If there’s one thing we love, it’s spending time outside, be it on the trail, in the saddle, or on a surfboard. Sometimes though, the great outdoors isn’t so great. Like when the weather changes quickly while you’re scaling a mountain, or when you take a wrong turn on your way back to camp and have to post up somewhere else overnight. Do you have the skills you need to survive in these situations? Check out our list of the 10 survival skills everyone should know.
How to Start a Fire
Starting a fire is easier said than done. Here are a few ideas to get you started:
- Build a Fire Ring: Make sure you have an appropriate barrier around your fire. If you don’t have access to a built-in ring, make sure to gather rocks, or dig a deep hole.
- Gather Firewood: This includes tinder -- think wood shavings, wadded paper, dryer lint, or strips of cardboard. In addition, you’ll need kindling and of course, larger logs. Try the pyramid or teepee technique for the formation of your logs for best results.
- Ignite Fire: While matchsticks and a lighter are of course the ideal options, you won’t always have them on you. Read this article from Skilled Survival and learn how to make a fire with sticks.
Make sure you are fully aware of any hazards before starting a fire, and always ensure it is completely out before leaving.
How to Find Water
When you are out hiking the trails or hitting the dust with a mountain bike, it is always a good idea to know where clean water is in case you need it. Stand quietly and listen for sources of water. Streams and rivers are some of the easiest water sources to locate as well as being some of the safest, because the water is constantly flowing, making it harder for bacteria and algae to form.
Remember, wherever your water comes from, you should always filter it and then boil, treat with iodine tablets, or sanitize it with UV rays.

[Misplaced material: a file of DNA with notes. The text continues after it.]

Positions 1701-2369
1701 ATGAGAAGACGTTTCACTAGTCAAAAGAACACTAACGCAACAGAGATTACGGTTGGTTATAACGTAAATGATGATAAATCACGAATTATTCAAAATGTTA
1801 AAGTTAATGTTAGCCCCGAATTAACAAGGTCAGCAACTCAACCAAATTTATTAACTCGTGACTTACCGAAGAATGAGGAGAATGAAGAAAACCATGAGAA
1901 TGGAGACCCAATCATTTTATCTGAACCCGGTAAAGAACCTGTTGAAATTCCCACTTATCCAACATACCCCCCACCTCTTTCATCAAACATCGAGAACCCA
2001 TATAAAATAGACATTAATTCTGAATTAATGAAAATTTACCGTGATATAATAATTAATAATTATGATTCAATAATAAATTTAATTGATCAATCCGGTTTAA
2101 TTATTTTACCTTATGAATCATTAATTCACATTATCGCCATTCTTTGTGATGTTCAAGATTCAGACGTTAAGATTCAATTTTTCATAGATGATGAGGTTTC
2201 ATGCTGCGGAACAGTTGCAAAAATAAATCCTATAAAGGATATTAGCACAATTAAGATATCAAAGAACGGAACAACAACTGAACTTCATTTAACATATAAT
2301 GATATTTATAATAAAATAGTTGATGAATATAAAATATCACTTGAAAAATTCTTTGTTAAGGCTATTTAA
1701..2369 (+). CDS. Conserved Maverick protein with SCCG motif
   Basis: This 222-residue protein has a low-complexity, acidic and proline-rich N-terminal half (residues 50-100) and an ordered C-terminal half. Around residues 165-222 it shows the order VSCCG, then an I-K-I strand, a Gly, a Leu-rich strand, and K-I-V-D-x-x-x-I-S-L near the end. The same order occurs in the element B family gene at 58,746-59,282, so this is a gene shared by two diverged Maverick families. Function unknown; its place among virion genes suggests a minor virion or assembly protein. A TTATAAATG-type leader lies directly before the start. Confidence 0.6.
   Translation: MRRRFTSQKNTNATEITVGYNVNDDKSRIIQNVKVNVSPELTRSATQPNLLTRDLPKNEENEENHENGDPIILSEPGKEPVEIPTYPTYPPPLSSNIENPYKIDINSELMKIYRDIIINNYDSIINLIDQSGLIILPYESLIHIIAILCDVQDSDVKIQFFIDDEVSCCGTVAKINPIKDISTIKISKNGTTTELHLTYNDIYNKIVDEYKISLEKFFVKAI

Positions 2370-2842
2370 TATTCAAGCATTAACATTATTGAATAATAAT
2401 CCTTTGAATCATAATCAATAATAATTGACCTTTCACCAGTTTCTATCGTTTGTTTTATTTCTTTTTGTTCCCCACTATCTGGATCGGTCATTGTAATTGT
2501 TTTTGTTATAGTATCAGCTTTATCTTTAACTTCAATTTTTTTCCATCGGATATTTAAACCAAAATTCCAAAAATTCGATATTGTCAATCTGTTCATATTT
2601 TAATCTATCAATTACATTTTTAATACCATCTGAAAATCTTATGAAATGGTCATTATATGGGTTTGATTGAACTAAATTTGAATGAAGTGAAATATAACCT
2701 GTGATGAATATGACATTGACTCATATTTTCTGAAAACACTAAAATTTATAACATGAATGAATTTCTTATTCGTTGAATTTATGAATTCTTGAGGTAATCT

Find a Campsite
It’s not smart to set up shop just anywhere. When seeking a campsite, make sure to look up for things that could fall down or cause danger. Check for pests and clear the ground of leaves and rocks. Do one last look for hazards and check for possible weather protection. Once camp is set up – sit back, relax, and enjoy.
Learn to Pitch a Tent
Bought a new tent? Better learn how to set it up before hitting the trail. Do a few test runs in your backyard or living room. If you really want to be prepared, try setting it up in the dark. The better acquainted you are with the equipment, the easier it will be to pitch in less than ideal conditions.
How to Identify and Treat Altitude Sickness
You don’t have to be climbing Mount Everest to get altitude sickness. In fact, you can start feeling the effects of altitude at elevations as low as 8,000 feet. (For reference, the Mt. Baldy hike near LA takes you all the way up to 10,064 feet.) Be on the lookout for the following symptoms:
- Loss of appetite
- Difficulty sleeping
Luckily, the body can heal itself when in this state. Give yourself time to adapt to a higher altitude, and if you do get sick, descend to the last elevation you were at with no symptoms.
Learn to Use a Compass
Invest in a compass and know how to use it. REI Expert Advice has this great article on orienteering. Read it to learn the difference between true north and magnetic north, how to orient yourself on a map, and more.
How to Read a Topographic Map
If you’re getting ready to adventure on a big hiking expedition, bring along a topographic map. While it can be trickier to read than a normal map, it does provide a lot of useful information on upcoming elevation changes.
Check out these helpful tips on how to read a topo map.
Learn to Use Your Phone Camera
We know what you’re thinking. What does a camera phone have to do with wilderness survival? A lot, actually. In addition to documenting your awesome adventures, it also uses GPS to keep track of when and where each of your photos was taken. This can be a really helpful tool if Search and Rescue is dispatched to come find you, especially if you’ve recently uploaded a photo to Facebook, Instagram, or Snapchat. Unless you have the location feature turned off, rescuers can track down your last known location and go from there.
Learn to Pack Light
Planning a backpacking trip? Take our advice and learn to pack light. First off, your back will thank you. Secondly, the lighter you pack, the more miles you can cover in a day, which is also essential if you need to hike out quickly in the event of an illness or injury.
Stay Safe, Have Fun
Finally, have fun! That’s what the outdoors is for after all. Take up a new hobby or revisit an old favorite pastime activity and really master it. Biking, hiking, surfing, kayaking, rock climbing, swimming – whatever you want to do, go all in! And when you need somewhere to store all your outdoor adventure gear, StorQuest is here, and we have your back.